Code Retreat Bletchley Park March 2010

you could not find a better setting for a code retreat than Bletchley Park, the home of one of the worlds first computers and the code breakers of world war 2, or a better guide for the day than Corey Haines.

The idea behind the code retreat is to give space for developers to hone their programming skills, in an environment away from the pressures of actually having to produce.  Using a simple problem, pair programming and test driven development.  The day is split into sessions of about 45 minutes, after each session the code is deleted, and people swap pairs.  The idea is not to solve the problem, but during each session to explore different ways of coding, or aspects of the problem domain.

We worked on  Conway’s Game of Life the first time out I tried to build the domain, starting with an array representing the universe, Corey pointed out that we didn’t strictly need an array, with the guidance in subsequent sessions I concentrated on the rules and cells themselves, until in the final session of the day we looked at the game board, and how the infinite area defined by the rules could be modelled.

During the second session I was introduced to the technique of "TDD as if you meant It", which was a revelation to me, , having never really heard of it before.  Simply put a single test is written as normal but the code to make the test pass is also written within the test, as each test is added to the test fixture code, merciless refactoring pulls out the final production code, which can then eventually be pushed into its own classes.

The upshot of this technique is that only the code actually required is written, and because the final production code methods are created by extract method refactoring, the developer never actually writes a method!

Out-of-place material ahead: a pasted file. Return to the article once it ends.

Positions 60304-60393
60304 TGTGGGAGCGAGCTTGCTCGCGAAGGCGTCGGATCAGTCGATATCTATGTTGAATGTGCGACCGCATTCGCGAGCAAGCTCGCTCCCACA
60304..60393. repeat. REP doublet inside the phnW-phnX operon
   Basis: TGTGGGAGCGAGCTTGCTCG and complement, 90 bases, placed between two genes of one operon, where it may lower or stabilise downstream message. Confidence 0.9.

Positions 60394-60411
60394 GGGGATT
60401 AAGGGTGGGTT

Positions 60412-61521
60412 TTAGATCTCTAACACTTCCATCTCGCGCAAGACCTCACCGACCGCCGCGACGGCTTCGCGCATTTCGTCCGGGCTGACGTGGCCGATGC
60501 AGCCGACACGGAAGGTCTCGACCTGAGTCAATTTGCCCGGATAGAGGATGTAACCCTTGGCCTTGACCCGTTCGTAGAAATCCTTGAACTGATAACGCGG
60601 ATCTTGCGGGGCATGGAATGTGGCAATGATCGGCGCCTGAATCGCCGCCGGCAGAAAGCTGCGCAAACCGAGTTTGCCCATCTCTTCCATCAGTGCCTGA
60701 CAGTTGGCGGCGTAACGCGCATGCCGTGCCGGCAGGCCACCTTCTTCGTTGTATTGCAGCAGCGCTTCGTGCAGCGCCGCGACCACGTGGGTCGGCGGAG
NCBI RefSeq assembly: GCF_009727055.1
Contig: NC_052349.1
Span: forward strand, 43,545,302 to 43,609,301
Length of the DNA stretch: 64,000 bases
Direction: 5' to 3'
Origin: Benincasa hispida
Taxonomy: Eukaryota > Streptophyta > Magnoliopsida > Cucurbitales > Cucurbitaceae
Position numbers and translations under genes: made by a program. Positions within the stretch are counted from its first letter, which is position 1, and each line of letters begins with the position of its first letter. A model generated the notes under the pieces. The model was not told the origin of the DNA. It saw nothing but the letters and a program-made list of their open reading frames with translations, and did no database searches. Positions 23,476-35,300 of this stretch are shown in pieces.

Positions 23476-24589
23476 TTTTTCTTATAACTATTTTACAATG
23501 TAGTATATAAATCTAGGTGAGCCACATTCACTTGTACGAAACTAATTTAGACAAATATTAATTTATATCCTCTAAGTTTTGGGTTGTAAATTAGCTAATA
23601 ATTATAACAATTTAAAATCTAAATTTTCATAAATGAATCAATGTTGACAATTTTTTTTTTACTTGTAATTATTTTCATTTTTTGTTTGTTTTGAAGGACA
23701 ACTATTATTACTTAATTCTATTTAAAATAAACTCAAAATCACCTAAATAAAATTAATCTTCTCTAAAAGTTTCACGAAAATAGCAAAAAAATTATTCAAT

The joy of the code retreat is that not only do you get to pair with many different people, but you also get the chance to use different languages and development environments, seeing ruby used in anger for the first time, displayed why the language has become so popular, the readability and simplify of the code mad my own c# code seam quite clunky in compassion.  Another feature of the code retreat was the way Corey manages to compress time, so that each 45 minute session, seamed to only last a most 10 minutes.  The amount I learnt on this single day, will take many days to digest.

The lunchtime guided tour of The National Museum of Computing was a geeks paradise, with the history of our trade laid out, and the working example of the “Colossus” being the highlight, although it does show how young our profession really is, as it was somewhat strange to see the machine I learnt programming on displayed in a museum! Or maybe its just my age.

The day ended much to quickly, but it was one of the best days I have experienced, if you get the chance then I can I can’t recommend enough attending one of these events, regardless of your experience level, you are guaranteed to lean something new, and have a great programming experience.

Thanks to everyone who arranged and attended for making such a great day, and to the staff of the National Museum of Computing and Bletchley Park for there welcome and help, and the wealth of information we received throughout the day.

I look forward to the next time.

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About Duncan Butler

Trying to be a very agile software developer, working in C# with Specflow, Nunit and Machine Specifications, and in the evening having fun with Ruby and Rails
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